Okay…there’s the unreliable narrator. Annoying but usually enlightening. But what about a protagonist who is an unlikeable narrator? One that has you, more than once, considering tossing the book across the room? Well, meet Bess. She’s awful. Ghastly. A terrible woman in so many ways I can’t even list them all.
She’s married to Halland, who is murdered immediately as the book begins. It’s a shock, because the brief time he’s mentioned makes him seem like a decent guy. And yet, there’s the sense that we, the reader, may be grieving more than Bess. She’s a cold fish, and the first big question is, is she really just a brat or is this grief overwhelming her? She’s left her child for this man…but she worries about what her search engine may contain. She kisses her neighbor before Halland’s body is cold. She’s appalling, and yet:
"I loved reading and had always thought of it as a refuge. I even read the labels on bottles, if only to keep myself occupied on trains or in restaurants. I read in bed at night. If I lay awake for more than two minutes after switching off the light, I switched it on again to avoid lapsing into thought. To avoid thinking."
Wait. That’s exactly what I do. Can it be that I have more in common with Bess than I’d like to think? As the story unfolds, author Juul makes us ask this question over and over again. Subtly, of course. Because no one wants to admit who they are, deep inside, not even to the character in a novel. That’s what makes Bess so compelling. She’s unlikeable, but then again, so is virtually everyone in her little world. She seems to have no real connection with another human…did she even have one with Halland? While she has lovely flashbacks of him, how tainted are they by grief and how real are they? Was he as messed up as everyone else she deals with? There’s a hint that he was seriously ill…but little to tell us how long she’d been caring for him. Was she at all?
She gets many visitors, all who seem to point her to her own failures. Her ex-husband, her daughter, neighbors…all seem to show up and make her look bad. Who is the mirror and who is the reality? Why are all the reflections so skewed? Why does she say that she “experienced the world with provisos”? What holds her back? And, then again, lest it be forgotten, who killed Halland?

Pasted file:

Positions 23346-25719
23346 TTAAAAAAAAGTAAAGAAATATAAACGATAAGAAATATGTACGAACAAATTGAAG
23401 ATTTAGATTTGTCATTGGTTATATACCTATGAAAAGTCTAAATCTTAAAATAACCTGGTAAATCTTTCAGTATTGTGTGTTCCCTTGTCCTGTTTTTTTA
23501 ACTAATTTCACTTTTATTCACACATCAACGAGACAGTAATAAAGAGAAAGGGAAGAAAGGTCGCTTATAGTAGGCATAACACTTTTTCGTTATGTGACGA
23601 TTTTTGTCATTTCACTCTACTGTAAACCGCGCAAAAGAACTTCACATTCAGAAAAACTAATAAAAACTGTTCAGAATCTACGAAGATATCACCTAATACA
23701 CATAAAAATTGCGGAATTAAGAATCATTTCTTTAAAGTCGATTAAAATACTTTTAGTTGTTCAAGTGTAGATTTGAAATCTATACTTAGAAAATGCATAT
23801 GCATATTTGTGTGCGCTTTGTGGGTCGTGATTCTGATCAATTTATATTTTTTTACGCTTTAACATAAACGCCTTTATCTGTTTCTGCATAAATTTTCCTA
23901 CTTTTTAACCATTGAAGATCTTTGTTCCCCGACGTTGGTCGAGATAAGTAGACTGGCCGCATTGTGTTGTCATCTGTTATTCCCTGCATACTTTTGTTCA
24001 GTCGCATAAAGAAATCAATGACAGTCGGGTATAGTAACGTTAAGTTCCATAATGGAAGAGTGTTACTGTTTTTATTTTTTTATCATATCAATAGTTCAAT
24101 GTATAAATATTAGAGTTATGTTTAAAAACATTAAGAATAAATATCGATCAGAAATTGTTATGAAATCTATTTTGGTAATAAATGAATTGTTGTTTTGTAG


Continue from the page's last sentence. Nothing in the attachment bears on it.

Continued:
Pia Juul’s writing is never dull…she also throws in quotes from everyone from Eugene Ionesco to Charles Dickens to Hans Christian Anderson. The pithy little quotes fuel a mood for the chapter that they precede, and yet…are they steering the reader in the correct direction? It’s significant that she also has a quote from Agatha Christie, who would have winked at the way nearly every character mentioned could have been the killer. And is that Bess flirting with the detective again?
At one point, Bess craves the simplicity of a television crime, not real life.
"All I needed for happiness was a detective series….Simplicity was a virtue. First a murder, nothing too bestial. Then a police inspector. Insights into his or her personal problems, perhaps. Details about the victim. Puzzles and anomalies. Lines of investigations. Clues. Detours. Breakthrough. Case solved. Nothing like real life.
The puzzle attracted me—the solution left me cold. Nothing like real life."
There it is again…that perplexing bit of humanity (who hasn’t been soothed by a rerun of Law & Order or Inspector Frost??) that makes Bess almost likeable again.
Peirene Press has produced yet another startlingly sharp novel. It’s the first of theirs that I wanted to throw, that had me arguing out loud over a character's bad decisions and pouting at their lack of response, but one that immediately pulled me back in. Who killed Halland is only one question that will arise....
Special thanks to Meike for the Review Copy.